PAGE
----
Is It Ever Good to Be Bad?
If you were to ask Miley Cyrus the question in this headline, the answer would be “Oh, yeah.” But if you look at album sales for her chronological counterpart, Taylor Swift, compared to Miley’s since she went “twerking,” the answer is clearly “no.” It took a year for Miley’s most recent album, “Bangerz,” to reach 1 million in sales, and Taylor Swift’s most recent one, “1989,” hit 1.2 million in just one week. That was Taylor’s third album to sell 1 million copies within a week.
So if positive personas, values and public behavior sell more records, why do the politicians keep upping the volume and intensity of negative campaign ads?
According to Wesleyan Media Project research from 2013, presidential campaign ads hit a record new high in 2012 for volume and for negativity. Interesting, given that further research by Dowling, Conor M.; Wichowsky, Amber, as printed in the American Journal of Political Science in 2015, shows that voters actually punish politicians for negative ads.
But do we really punish negative advertisers? Consciously, it’s fair to say that most people claim to reject negative ads, maintaining that we are not swayed by mudslinging personal attacks and we make choices at a higher intellectual level. Yet, unconsciously, those negative messages, repeated over and over and over, get into our heads and linger longer than we might know. Because 90 percent of our thought is unconscious, according to Gerald Zaltman, a Harvard Business School neuromarketing pioneer and author of “How Customers Think,” those lingering, and likely dormant thoughts might, have a different response to negative ads than the leftover 10 percent that guide what rolls off of our tongues.
Ruthann Lariscy, professor emeritus at the University of Georgia who focuses on studying political advertising, suggests those negative thoughts do linger in our minds and have a lot more influence on Election Day than we want to admit, to ourselves and especially to anyone else. As Lariscy, points out in a recent article she wrote featured on CNN.com, we process negative information a bit more to help us better understand the implications of the message and that longer contemplation time enables it to register deeper into our psyches. Thoughts that linger longer, even passively, often resurface at later times to influence our behavior, says Lariscy, who refers to this process as the “sleeper effect.” Per her article, we tend forget the negative things one politician says about another and move on. But come Election Day, when we are standing in the election booth with ballot in-hand, something triggers that negative energy associated with claims made in the past and, in a lot of cases, that is when we punish politicians by voting against that bad memory, even if we don’t recall all the details or the source.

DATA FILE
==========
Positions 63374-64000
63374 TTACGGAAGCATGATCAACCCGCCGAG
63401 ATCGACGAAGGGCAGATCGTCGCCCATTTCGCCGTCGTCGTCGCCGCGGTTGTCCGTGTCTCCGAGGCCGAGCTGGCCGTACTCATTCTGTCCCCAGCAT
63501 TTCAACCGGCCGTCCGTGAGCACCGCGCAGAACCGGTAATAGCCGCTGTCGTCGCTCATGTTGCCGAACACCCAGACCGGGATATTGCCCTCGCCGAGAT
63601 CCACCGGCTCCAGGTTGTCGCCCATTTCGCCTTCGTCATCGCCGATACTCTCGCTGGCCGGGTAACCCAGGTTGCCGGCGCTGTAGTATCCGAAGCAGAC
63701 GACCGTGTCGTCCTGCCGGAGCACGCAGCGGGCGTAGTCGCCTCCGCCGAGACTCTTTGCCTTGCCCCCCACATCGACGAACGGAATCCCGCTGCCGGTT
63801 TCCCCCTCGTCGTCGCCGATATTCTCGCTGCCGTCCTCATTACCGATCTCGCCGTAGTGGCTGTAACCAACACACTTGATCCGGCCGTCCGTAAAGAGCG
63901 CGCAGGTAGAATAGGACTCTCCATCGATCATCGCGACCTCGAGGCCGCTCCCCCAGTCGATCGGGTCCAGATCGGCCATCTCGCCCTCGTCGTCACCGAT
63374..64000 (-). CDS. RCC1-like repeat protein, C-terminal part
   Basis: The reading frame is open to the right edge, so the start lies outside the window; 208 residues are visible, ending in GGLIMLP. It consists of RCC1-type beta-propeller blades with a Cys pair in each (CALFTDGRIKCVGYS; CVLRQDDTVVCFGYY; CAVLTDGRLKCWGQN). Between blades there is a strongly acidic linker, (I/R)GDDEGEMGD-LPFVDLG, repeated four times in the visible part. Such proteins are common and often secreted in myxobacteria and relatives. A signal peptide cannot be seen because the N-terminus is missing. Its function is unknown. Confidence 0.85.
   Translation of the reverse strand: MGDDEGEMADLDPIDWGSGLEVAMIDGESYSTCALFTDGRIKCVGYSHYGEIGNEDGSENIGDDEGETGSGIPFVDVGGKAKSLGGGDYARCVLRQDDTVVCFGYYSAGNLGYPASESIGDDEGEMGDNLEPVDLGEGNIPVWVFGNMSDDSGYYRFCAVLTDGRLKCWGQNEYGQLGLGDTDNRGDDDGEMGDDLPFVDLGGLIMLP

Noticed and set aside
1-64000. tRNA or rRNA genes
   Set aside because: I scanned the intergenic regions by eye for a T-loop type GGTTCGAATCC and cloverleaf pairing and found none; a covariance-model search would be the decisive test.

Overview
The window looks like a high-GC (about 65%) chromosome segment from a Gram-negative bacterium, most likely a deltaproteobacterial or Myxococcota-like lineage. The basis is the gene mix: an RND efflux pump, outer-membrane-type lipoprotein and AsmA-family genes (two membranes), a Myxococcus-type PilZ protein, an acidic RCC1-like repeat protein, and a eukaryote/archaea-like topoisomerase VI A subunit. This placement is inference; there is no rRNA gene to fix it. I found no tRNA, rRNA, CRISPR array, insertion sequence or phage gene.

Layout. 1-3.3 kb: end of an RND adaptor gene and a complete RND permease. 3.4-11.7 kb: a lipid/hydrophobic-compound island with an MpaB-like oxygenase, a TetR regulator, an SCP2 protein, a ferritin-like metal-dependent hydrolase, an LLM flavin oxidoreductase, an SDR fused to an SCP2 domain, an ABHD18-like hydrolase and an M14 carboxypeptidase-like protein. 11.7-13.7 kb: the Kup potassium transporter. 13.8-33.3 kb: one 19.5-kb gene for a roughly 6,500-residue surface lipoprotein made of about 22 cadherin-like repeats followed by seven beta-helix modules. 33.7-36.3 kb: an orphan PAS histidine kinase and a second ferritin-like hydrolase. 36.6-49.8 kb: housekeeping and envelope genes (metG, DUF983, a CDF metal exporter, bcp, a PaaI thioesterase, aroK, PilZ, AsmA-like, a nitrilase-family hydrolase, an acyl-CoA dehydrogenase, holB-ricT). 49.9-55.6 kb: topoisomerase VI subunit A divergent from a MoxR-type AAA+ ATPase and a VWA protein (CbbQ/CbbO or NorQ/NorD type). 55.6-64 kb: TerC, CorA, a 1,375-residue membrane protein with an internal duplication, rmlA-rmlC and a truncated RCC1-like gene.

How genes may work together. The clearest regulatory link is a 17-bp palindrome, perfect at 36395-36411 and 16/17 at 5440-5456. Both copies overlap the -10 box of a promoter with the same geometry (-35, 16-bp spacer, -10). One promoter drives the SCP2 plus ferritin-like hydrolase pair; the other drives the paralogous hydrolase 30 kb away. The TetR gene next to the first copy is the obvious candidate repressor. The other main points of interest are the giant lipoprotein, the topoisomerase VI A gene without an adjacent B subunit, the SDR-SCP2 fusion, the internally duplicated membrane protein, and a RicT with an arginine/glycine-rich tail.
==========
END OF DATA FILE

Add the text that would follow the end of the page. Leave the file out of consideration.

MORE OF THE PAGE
Related story: Donald Trump Is Getting It Right by Doing It All Wrong
Jeanette McMurtry is a psychology-based marketing expert providing strategy, campaign development, and sales and marketing training to brands in all industries on how to achieve psychological relevance for all aspects of a customer's experience. She is the author of the recently released edition of “Marketing for Dummies” (Fifth Edition, Wiley) and “Big Business Marketing for Small Business Budgets” (McGraw Hill). She is a popular and engaging keynote speaker and workshop instructor on marketing psychology worldwide. Her blog will share insights and tactics for engaging B2B and B2C purchasers' unconscious minds which drive 90 percent of our thoughts, attitudes and behavior, and provide actionable and affordable tips for upping sales and ROI through emotional selling propositions. Her blog will share insights and tactics for engaging consumers' unconscious minds, which drive 90 percent of our thoughts and purchasing attitudes and behavior. She'll explore how color, images and social influences like scarcity, peer pressure and even religion affect consumers' interest in engaging with your brand, your message and buying from you. Reach her at Jeanette@e4marketingco.com.